Pairing Gestures With Vocabulary Learning

Regular readers to the blog will know how much I value the incorporation of movement into my classroom, harnessing it’s many benefits to increase learning. I’ve presented on this at conferences across the country, and have blogged about it many times. As such, I’m always looking for ways in which to authentically add movement to my health education lessons, and here is one of my favorites.

Adding a gesture or specific movement to vocabulary words is an effective way to enhance the learning of those words. We learn more effectively when new information is presented to us in a variety of ways, more so when that information requires us to use more than one sense. Adding gestures to learning is one such proven way in which to enhance both retention and recall.

There are two moments at which doing an action might influence whether that action is later recalled: doing the action when that action is first encoded, or doing the action when it is later recalled.

(Cook, Yip, & Goldin-Meadow, S, 2010)

When teaching and talking about sexual identities and allyship, and in attempt to ensure that my classroom is an affirming learning environment for all, I like to cover some basic language that we all need to understand before we can take our conversations deeper. Some of my students come to these classes well-versed in terminology because they are living and breathing it daily – these are the students of whom I am most thankful because they keep me up to date with contemporary language use. Some of my students come to class without ever taking time to really understand the definitions of, or the differences between certain words, and these are the students in whom I see the most growth.

Gesturing can thus turn speaking into doing, which, in turn, improves memory.

(Cook, Yip, & Goldin-Meadow, S, 2010)

The four terms that I pair with a gesture are as follows:

SEXUAL ORIENTATION: This refers to who you are attracted to romantically, emotionally, spiritually, physically, and/or sexually. This is thought to be established around the age of 9 to 10 years old. Sexual orientation can be fluid — changing in different situations for some, and over the years for others. My aromantic and asexual students appreciate their peers knowing that their are some students who might not be sexually or romantically attracted to others. Sexual orientation is the language that sometimes confuses students, particularly if they’ve heard/read about a term about which they know little.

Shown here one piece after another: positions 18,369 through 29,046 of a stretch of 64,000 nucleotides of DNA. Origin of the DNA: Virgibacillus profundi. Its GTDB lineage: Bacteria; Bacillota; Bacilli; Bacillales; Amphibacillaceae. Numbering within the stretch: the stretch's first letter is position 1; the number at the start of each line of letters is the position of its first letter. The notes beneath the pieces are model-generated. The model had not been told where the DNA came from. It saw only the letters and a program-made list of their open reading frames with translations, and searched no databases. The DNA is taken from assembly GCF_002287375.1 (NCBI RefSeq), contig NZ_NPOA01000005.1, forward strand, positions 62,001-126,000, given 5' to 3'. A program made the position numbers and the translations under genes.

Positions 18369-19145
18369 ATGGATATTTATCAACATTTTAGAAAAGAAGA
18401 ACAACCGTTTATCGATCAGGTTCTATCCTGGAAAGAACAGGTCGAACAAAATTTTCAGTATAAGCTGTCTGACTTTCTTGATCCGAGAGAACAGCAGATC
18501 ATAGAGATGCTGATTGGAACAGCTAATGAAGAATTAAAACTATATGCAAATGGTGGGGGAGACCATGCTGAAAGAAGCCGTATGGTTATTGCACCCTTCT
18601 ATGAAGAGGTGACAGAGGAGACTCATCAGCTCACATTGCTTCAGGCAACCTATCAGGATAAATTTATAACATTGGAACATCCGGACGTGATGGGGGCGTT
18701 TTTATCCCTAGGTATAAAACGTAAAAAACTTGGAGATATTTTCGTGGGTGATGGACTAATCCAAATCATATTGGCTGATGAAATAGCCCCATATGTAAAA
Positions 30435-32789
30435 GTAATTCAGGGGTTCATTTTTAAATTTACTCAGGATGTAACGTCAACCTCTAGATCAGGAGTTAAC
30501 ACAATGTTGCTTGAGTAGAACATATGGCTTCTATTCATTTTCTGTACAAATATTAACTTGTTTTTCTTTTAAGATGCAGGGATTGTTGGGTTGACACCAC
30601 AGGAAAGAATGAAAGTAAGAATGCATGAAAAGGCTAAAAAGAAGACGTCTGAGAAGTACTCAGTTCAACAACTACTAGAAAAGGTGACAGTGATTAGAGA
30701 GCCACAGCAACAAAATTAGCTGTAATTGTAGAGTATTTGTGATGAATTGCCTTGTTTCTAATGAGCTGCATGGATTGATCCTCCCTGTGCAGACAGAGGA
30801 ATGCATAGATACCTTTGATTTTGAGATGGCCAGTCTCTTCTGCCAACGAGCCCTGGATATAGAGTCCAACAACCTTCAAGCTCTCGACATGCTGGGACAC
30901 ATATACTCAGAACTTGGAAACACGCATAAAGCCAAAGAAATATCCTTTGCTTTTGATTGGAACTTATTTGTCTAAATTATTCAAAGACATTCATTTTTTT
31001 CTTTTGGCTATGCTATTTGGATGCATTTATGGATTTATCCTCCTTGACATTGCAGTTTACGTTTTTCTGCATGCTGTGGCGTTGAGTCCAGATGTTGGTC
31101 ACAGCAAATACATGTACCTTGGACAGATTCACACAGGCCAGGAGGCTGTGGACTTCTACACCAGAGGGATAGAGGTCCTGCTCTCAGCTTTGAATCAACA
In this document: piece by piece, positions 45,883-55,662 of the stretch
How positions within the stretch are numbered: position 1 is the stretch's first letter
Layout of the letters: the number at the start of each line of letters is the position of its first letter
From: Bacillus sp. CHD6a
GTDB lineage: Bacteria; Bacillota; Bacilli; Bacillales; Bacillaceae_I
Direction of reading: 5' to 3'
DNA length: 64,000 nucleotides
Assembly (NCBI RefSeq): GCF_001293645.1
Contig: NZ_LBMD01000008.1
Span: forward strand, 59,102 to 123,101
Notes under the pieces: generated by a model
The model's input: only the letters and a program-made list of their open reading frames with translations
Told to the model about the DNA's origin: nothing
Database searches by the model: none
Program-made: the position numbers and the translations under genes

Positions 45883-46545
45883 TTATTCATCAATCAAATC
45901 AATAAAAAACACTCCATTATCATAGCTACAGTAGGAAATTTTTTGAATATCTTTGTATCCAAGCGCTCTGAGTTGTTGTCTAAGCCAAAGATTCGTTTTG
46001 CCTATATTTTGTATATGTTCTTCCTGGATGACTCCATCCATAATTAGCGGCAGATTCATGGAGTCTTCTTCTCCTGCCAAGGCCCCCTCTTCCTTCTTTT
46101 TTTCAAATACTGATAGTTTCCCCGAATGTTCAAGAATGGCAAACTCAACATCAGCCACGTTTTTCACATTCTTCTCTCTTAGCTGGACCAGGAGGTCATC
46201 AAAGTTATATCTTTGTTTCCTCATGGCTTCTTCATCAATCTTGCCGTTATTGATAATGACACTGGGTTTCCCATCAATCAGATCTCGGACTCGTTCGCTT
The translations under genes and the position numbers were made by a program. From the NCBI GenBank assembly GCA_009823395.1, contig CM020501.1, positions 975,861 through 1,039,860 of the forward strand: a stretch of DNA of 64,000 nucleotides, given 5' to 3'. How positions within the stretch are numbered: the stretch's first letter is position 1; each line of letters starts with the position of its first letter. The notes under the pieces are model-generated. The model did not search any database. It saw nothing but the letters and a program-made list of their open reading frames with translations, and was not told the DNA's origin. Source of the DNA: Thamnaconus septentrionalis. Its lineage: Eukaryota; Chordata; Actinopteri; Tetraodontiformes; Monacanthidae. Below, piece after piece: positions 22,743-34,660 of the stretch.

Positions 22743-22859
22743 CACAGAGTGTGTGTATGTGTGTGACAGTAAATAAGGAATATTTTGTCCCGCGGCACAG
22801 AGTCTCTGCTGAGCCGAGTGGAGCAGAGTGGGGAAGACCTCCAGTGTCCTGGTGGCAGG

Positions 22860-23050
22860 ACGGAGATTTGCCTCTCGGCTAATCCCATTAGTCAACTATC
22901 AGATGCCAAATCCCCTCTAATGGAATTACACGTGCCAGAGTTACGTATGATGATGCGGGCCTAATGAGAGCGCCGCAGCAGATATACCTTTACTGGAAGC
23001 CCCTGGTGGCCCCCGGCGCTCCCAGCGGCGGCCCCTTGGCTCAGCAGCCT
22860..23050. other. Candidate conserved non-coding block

GENDER IDENTITY: This refers to how you understand your own gender. This is thought to be established around the ages of 2 to 5 years old and is NOT determined by genitalia or sex assigned at birth. My gender non-conforming and gender fluid students appreciate their peers hearing that gender identity extends beyond those typically associated with the binary gender system. Many states are reviewing and updating their laws to accommodate non-binary and genderfluid citizens. These are introduced to allow people to register their preferred gender identity on official vital records.

GENDER EXPRESSION: This refers to how you outwardly express your own gender. This might include mannerisms, clothing, accessories and hairstyles. How we express ourselves outwardly might not reflect how we identify internally and you can not assume someones gender identity based on how they present themselves. Many of my students express themselves in a variety of ways – it makes life less boring!

BIOLOGICAL SEX: More appropriately referred to as the sex assigned at birth, often based on external genitalia. When someone’s sexual and reproductive anatomy doesn’t seem to fit the typical definitions of female or male, they may be described as intersex. One of my more memorable teaching moments was when an intersex student walked past my classroom as I was talking about intersex individuals and she walked in and said “this is me”. The conversation that ensued between her and my students was very powerful.

Pairing gestures with each of these terms allows students to move, and smile, and improve their learning without them realizing. The encoding of these gestures is so powerful, that on those occasions when I have quizzed students on their recall of the terms I have witnessed many of them repeating the movements before writing down the answer.

Sexual orientation is all about attraction, so I ask my students to place a hand on their heart.

Gender identity is how you think about yourself, so I ask my students to place their hands on their brain.

Gender expression includes the ways in which we dress, so I ask students to run their hand along their opposite arm (or shoulders if you’re a Jay-Z fan).

For sex assigned at birth I ask students to place their hands in their laps.

This really works! One study reported that when vocabulary words were presented with iconic or random gestures, students’ ability to recall the words’ meanings was 8-10 percent better than with words that were presented without gestures.

If you’re here because you want to know more about incorporating movement in your lessons, then check out these posts.

If you are here because you want to know more about creating GIFS – I create all of mine using the Vid-to-GIF app on my iOS devices.

If you are here because you want more resources to support your LGBTQ+ students, check out this resource.

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